If you find Screwfix  are getting expensive try Toolstation, set up by the same chap after he had sold Screwfix to B&Q at least that,s what I was told. I have not heard of BES, I must check them out. All these catalouges are porn to me. Also for more tool porn try Axminster Powertools and Rutlands mmmmmmmmm.

Beau
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Baz
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« Reply #113 on: January 19, 2012, 06:06:50 PM »

And Radiospares and Farnell though not seen a paper catalogue for a while.
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clockmanFR
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« Reply #114 on: January 19, 2012, 06:29:32 PM »

Baz, hmmm NOW YOUR TALKING, RS, Farnell, they went to CD 10 years ago, but the old cats with all that data sheet stuff, cor.
Is CPC still sending cats out?
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wookey
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« Reply #115 on: January 21, 2012, 10:15:15 PM »

Yep - I've ot my CPC catlogue for this year. A very fine outfit who've had an awful lot of my mooney over the years. Actually just a division of Farnell these days. Farnell annoy me by charging 15 quid to send they anything they have in stock in the US over. It shouldn't be my problem where they keep their stock or how their US/UK ordering integration works!

Digikey can be very useful now that they have a UK operation. Best website of all the electronics outfits, but expensive delivery charge at 12 quid. Digikey send a paper catalogue too.
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Wookey
Bodidly
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« Reply #116 on: February 23, 2012, 10:03:57 AM »

I have our first problem (possibly a serious one)





The pictures show a plywood worktop that also covers the top of the wall in our bedroom. I had a rolled up carpet sitting on this top and I have just removed it to find water/condensation on the top were it meets the roof. On removing the worktop there are actual puddles sitting on the multifoil Shocked The condesation appears to be forming were I have wooden battens sitting on top of the wall but underneath the multifoil. My first thoughts are that this has happend for the following reasons.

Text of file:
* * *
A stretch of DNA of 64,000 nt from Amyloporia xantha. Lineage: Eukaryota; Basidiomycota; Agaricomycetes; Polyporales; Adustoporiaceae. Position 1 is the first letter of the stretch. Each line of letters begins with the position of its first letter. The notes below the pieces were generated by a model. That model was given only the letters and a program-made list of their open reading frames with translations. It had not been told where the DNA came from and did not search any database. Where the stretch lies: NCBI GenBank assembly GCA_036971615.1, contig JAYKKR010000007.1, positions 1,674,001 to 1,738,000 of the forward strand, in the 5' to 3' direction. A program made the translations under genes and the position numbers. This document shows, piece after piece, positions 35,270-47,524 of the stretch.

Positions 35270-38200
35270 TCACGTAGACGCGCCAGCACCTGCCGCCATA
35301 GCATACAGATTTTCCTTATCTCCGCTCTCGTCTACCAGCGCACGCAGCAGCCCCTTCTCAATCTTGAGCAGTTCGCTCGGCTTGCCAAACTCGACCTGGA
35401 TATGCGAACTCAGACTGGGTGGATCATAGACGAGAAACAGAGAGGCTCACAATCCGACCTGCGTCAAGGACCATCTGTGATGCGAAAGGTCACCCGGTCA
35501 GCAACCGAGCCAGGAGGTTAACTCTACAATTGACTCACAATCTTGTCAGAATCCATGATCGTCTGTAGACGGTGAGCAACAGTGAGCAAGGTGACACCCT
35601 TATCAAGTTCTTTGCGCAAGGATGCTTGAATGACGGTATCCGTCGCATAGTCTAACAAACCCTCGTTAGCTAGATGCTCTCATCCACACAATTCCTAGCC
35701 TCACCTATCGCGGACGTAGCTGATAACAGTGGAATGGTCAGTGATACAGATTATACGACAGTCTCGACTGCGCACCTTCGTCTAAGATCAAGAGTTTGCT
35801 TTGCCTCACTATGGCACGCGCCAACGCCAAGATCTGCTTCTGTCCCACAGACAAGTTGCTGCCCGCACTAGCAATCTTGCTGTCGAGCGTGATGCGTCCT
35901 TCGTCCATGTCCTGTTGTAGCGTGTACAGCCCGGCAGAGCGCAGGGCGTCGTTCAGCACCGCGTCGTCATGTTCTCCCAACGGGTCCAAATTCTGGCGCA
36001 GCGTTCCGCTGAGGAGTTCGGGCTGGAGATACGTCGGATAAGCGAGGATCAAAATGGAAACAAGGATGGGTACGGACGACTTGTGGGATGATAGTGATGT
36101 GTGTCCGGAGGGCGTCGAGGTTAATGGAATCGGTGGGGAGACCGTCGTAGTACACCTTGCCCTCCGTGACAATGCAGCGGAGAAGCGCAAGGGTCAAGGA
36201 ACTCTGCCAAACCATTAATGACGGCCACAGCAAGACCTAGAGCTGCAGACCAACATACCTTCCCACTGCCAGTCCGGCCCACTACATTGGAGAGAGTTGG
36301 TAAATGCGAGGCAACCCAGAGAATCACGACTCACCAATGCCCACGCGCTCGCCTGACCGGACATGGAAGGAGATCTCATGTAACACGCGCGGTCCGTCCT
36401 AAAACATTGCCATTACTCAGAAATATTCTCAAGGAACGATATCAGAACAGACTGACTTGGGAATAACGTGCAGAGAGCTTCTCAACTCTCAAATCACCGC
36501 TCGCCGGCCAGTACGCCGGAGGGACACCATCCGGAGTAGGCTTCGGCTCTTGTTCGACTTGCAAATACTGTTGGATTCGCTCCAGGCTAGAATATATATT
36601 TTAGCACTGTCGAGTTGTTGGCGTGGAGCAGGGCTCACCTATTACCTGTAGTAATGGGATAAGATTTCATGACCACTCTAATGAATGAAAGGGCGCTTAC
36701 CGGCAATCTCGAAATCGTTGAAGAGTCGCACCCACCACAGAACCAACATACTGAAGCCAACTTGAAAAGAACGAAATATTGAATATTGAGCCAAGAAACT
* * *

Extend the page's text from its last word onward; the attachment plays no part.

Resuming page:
The humidity could well be high because until recently I was not using our bathroom extractor fan  facepalm. Also we dry our cloths inside as it never seems to stop raining on Dartmoor.

In the first picture you can see the gap between the top and the ceiling. I know I should have caulked this up years ago but I never got around to it. I presume the humid air is going through the gaping gap and then condensing on the foil over the battens.

Does this make sense or do you think there is another cause?

Thank in advance for your ideas  Grin
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A.L.
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« Reply #117 on: February 23, 2012, 10:30:07 AM »

If the spaces between the battens are insulated, or at least more thermally resistant than the battens then I would agree, the battens are acting as a thermal bridge reducing the surface temperature of the multifoil and the condensation is preferentially occuring there.
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Bodidly
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« Reply #118 on: February 23, 2012, 10:30:33 AM »

If the damp is in fact forming in the ceiling/roof and running down the back of the plasterboard would I get marks showing on the face of the plasterboard?
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Bodidly
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« Reply #119 on: February 23, 2012, 10:38:55 AM »

If the spaces between the battens are insulated, or at least more thermally resistant than the battens then I would agree, the battens are acting as a thermal bridge reducing the surface temperature of the multifoil and the condensation is preferentially occuring there.

The space between the battens are only insulated by the multifoil. I put the battens on top of the wall to lift the multifoil off the top of the wall but it does sag between the battens.

I have also found condensation sitting on the thin batten that the ply top sits on. This is nailed through the multifoil to the wall plate so is also a thermal bridge.

I am presuming this is condensation and not a leak in the roof but all possibilities must be left open for now.